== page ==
The views expressed by contributors are their own and not the view of The Hill

Pavlich: Lessons from Venezuela

It’s been three months since the United States government officially recognized Juan Guaidó as Venezuela’s legitimate president. 

“Today, I am officially recognizing the President of the Venezuelan National Assembly, Juan Guaidó, as the Interim President of Venezuela. In its role as the only legitimate branch of government duly elected by the Venezuelan people, the National Assembly invoked the country’s constitution to declare Nicolás Maduro illegitimate, and the office of the presidency therefore vacant,” President Trump said in January.

“The people of Venezuela have courageously spoken out against Maduro and his regime and demanded freedom and the rule of law. I will continue to use the full weight of United States economic and diplomatic power to press for the restoration of Venezuelan democracy,” he continued.


Not to be confused with a coup, Guaidó was duly put into power by the National Assembly and is backed by the vast majority of the Venezuelan people. Using the Venezuelan Constitution, Guaidó came into his position legally and through an established process. 

Regardless, the transition of power from dictator Maduro to President Guaidó has been a violent one, dragged out by Venezuelan military leaders who have been bought off. Not to mention the geopolitical factors of the situation. Maduro, who has been able to maintain power throughout years of fraudulent “elections” in the country, is backed by Russia, China, Iran and personally protected by Cuban gangs. Guaidó is backed by U.S. allies Brazil, the United Kingdom, Germany, France, Spain, Israel, Canada and others. For the sake of democracy alone, the choice here is obvious. 

There are two main lessons to be learned about Venezuela’s incredible collapse. The first is obvious and can be found in the economic story of the country. 

Once one of the richest countries in the world with a plethora of natural resources, Venezuela is now one of the poorest and at the bottom of the list for places to conduct business. With the backing of full-blown communist regimes, the slide toward socialism and the nationalization of entire industries by the government is directly to blame. 

In 2006, former Venezuelan dictator Hugo Chavez ran on an openly socialist platform, “won” and immediately started a government takeover of every private industry in the country. The economics were immediately changed for the worst, eventually collapsing into what we’re seeing today with extreme poverty, starvation, lack of basic medical supplies and more. Adding insult to injury, Chavez’s successor, Maduro, has been blocking desperately needed humanitarian aid from entering the country.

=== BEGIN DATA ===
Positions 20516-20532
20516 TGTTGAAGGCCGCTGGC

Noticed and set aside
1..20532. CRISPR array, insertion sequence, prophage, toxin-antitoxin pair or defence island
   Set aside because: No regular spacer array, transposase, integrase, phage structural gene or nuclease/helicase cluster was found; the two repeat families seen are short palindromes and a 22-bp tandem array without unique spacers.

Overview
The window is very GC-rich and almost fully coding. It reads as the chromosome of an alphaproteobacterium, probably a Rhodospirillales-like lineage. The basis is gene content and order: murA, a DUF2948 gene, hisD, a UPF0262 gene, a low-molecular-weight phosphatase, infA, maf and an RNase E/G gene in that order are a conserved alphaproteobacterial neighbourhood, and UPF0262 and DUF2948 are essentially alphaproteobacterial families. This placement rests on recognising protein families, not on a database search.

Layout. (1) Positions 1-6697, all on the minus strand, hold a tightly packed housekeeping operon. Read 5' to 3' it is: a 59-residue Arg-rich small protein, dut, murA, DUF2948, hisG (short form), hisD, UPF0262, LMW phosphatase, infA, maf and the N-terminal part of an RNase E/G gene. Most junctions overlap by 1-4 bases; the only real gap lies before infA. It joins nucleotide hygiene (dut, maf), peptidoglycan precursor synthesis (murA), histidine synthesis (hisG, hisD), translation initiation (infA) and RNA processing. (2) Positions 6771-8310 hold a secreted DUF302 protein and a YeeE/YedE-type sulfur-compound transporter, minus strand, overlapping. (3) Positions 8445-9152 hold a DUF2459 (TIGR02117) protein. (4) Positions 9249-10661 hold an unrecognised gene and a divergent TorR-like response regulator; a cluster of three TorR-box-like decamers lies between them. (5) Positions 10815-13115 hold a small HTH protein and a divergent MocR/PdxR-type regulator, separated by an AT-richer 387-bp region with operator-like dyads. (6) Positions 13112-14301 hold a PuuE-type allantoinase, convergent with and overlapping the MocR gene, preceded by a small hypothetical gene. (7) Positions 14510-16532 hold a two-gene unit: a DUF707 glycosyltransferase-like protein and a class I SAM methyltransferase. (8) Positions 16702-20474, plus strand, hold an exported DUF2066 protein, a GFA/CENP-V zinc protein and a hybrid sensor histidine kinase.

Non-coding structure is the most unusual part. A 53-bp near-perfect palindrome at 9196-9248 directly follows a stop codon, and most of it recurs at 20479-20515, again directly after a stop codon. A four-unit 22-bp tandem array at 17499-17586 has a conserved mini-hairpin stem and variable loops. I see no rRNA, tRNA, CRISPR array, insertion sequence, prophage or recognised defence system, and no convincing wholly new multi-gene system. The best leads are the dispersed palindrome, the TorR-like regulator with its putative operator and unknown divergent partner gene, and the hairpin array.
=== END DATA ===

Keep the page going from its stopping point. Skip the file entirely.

The second lesson is about the Venezuelan government’s 2012 decision to force citizens to turn in their firearms under the guise of combating crime. 

“Venezuela has brought a new gun law into effect which bans the commercial sale of firearms and ammunition. Until now, anyone with a gun permit could buy arms from a private company. Under the new law, only the army, police and certain groups like security companies will be able to buy arms from the state-owned weapons manufacturer and importer,” the BBC reported at the time. “Hugo Chavez’s government says the ultimate aim is to disarm all civilians.”

This week, military members loyal to Maduro were seen deliberately running over unarmed pro-Guaidó demonstrators in the streets with heavy, armored vehicles. Less than a decade ago, regular everyday Venezuelans were forced to turn in their weapons, leaving them defenseless against the very government that continues to oppress and attack them today. 

With the current crisis raging in the streets, the potential for the situation to rapidly spiral out of control is high and so are the stakes. The United States and much of the pro-democracy global community have backed Guaidó, but serious enemies looking to gain a stronger foothold in the hemisphere aren’t backing down from Maduro. What happens now will be definitive and will determine a free or tyrannical future for the country. 

“If this effort fails, they will sink into a dictatorship from which there are very few possible alternatives,” White House national security adviser John Bolton said from the White House this week. “We’ve been planning for what we call the day after, the day after Maduro, for some time.”

Let’s hope that day comes soon and that true liberty can be restored to the Venezuelan people who once understood what it is like to be free. 

Pavlich is the editor for and a Fox News contributor.

Tags Donald Trump John Bolton Venezuela

Copyright 2023 Nexstar Media Inc. All rights reserved. This material may not be published, broadcast, rewritten, or redistributed.

More International News

See All
See all Hill.TV See all Video

Most Popular

Load more


See all Video